A frequent theme in the discussion on poverty is the degree to which poverty persists across generations. While the United States is touted as the land of opportunity where everyone can attain their American dream, poverty is still the most likely outcome for a child born into a poor family. A large body of research demonstrates that education is the best way out of poverty, especially when dealing with inter-generational transmission of poverty. The problem is, however, that children from economically disadvantaged families are much less likely to obtain college education than their wealthier peers. In this article, I review innovative recent studies demonstrating cost-effective ways to increase educational attainment among poor children.
Caroline Hoxby and Sarah Turner show that high-achieving students from poor families typically apply to selective colleges much less frequently than students from wealthier families, despite the fact that those selective colleges would have generous financial aid available. In their experimental study, Hoxby and Turner offer customized information on the application process and financial aid to students, and find that the college application, admission and enrollment rates of high-achieving low-income students increase dramatically. As their intervention only cost $6 per student, the authors argue that providing information in this manner would be a highly cost effective way to improve the educational attainment of low-income students. Their experiment was adopted by the College Board in an effort to attract poor, high-scoring students to elite colleges. Indeed, Wellesley College has just launched their own effort to advertise financial aid available to low-income families.
Eric Bettinger and his colleagues tackle the low take-up rate of college financial aid among low-income individuals by providing assistance for filling out the Free Application for Federal Student Aid (FAFSA) forms and handing out information on the expected student aid levels relative to college costs. High school seniors whose parents received the assistance were much more likely to enroll in college and complete at least 2 years of education during the 2-year follow-up period. The experiment cost a total of $88 per participant (including a $20 participation incentive and $20 incentive to the H&R Block tax professionals proving the assistance). Even so, the large positive effects of the experiment would far outweigh the modest cost per participant.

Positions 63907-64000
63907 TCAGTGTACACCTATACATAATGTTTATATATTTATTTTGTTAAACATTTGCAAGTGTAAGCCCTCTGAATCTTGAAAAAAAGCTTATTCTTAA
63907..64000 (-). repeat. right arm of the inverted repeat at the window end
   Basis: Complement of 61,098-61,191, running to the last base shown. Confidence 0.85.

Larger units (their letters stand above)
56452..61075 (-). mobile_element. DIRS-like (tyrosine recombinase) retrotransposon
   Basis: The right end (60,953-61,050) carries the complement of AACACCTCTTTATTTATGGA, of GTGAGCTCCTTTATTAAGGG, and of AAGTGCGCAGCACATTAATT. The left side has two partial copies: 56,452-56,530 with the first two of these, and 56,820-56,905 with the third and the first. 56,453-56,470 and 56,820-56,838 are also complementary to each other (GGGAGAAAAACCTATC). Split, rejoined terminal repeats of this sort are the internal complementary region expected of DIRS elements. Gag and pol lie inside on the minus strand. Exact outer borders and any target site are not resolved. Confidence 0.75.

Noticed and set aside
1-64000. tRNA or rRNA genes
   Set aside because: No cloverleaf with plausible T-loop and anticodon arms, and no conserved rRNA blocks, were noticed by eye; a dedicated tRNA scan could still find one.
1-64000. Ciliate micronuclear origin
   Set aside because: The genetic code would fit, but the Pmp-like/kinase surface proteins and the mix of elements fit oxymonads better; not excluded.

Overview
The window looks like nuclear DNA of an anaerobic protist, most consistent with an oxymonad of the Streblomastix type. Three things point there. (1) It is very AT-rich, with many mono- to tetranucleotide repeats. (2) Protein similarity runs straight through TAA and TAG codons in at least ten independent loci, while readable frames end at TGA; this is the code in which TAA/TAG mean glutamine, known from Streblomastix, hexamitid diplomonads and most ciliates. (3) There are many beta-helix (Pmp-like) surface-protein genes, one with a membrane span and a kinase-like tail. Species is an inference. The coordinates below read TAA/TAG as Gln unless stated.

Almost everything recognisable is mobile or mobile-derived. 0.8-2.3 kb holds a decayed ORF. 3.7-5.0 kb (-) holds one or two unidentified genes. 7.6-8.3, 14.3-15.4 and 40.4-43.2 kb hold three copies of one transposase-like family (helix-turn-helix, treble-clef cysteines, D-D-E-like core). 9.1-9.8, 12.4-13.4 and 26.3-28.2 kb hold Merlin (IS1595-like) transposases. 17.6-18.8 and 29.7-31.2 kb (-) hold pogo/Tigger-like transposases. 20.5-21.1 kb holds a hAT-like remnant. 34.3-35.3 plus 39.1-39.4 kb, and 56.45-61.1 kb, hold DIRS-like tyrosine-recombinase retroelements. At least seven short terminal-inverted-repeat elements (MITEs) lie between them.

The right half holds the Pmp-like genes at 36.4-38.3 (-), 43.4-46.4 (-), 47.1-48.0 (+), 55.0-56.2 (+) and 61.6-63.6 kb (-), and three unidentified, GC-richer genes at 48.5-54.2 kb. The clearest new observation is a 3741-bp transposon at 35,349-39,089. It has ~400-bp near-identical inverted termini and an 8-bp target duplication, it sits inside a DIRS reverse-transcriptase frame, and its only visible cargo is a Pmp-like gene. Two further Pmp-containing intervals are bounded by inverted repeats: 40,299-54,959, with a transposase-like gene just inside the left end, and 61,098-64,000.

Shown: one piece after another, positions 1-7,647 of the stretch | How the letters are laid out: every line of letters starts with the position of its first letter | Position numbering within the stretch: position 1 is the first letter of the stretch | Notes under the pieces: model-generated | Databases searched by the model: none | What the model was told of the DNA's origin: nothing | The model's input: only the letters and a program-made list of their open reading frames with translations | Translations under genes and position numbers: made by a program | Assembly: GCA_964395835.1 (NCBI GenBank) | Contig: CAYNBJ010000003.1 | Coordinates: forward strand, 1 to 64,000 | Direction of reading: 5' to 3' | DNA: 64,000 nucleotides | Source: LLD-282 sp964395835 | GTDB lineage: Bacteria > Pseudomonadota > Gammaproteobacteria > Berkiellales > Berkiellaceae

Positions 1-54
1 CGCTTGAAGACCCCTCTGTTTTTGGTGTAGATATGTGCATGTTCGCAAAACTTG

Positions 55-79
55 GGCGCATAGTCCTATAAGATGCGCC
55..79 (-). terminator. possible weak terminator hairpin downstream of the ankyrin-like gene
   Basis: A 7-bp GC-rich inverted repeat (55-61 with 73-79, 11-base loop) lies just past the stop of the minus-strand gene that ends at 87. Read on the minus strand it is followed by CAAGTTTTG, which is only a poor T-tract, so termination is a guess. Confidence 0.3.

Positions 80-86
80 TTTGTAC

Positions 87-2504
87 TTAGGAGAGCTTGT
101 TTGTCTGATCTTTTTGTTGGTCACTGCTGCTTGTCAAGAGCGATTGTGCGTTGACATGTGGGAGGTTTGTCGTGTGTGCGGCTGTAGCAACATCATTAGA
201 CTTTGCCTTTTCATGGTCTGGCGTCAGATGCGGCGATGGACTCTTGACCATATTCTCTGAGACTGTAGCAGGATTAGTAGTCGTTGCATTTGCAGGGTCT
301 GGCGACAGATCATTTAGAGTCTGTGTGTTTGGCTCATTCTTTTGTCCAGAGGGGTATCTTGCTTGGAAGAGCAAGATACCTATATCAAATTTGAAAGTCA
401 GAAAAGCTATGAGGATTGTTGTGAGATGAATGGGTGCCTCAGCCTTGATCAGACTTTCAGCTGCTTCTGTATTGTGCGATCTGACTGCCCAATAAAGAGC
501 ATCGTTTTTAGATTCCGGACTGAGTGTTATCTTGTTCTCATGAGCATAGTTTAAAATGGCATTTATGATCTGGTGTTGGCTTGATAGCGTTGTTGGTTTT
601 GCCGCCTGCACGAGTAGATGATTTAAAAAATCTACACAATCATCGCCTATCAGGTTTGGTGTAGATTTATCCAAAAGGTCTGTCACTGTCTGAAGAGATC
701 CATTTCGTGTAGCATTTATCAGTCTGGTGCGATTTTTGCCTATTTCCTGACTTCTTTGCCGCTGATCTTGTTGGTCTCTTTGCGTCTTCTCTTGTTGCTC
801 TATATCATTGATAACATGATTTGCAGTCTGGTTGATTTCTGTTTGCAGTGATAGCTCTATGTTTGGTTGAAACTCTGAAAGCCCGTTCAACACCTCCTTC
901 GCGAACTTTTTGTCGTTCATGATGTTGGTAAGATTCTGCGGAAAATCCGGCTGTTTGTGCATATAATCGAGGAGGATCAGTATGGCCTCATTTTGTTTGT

Several recent studies have provided information on the benefits of higher education to high school students, concentrating especially to students from economically disadvantaged backgrounds. These studies cover students in a variety of countries such as Canada, Dominican Republic and Finland. In each case, these low-cost interventions find that students exposed to the information provided change their application behavior and/or post-secondary educational attendance. In most cases the effects are particularly large for students stemming from poorer or less educated families.
The studies reviewed here demonstrate that children from poorer families are lacking in their educational attainment at least in part due to insufficient information on the economic benefits of education and available financial aid. In addition, their college attendance may further be hampered due to the application procedures required to obtain financial aid. These disadvantages could be easily, and cheaply, overcome by providing targeted information and assistance to students and their families. As the research shows, the modest investment would be far outweighed by the positive benefits stemming from greater college attendance and higher future earnings of the participating students. And most importantly, these types of policies could begin to bring children out of chronic poverty by cutting down the inter-generational transmission of economic status.
Sari Pekkala Kerr, Ph.D. is a Senior Research Scientist and Economist at the Wellesley Centers for Women at Wellesley College. Her research and teaching focus on the economics of labor markets, education, and families.
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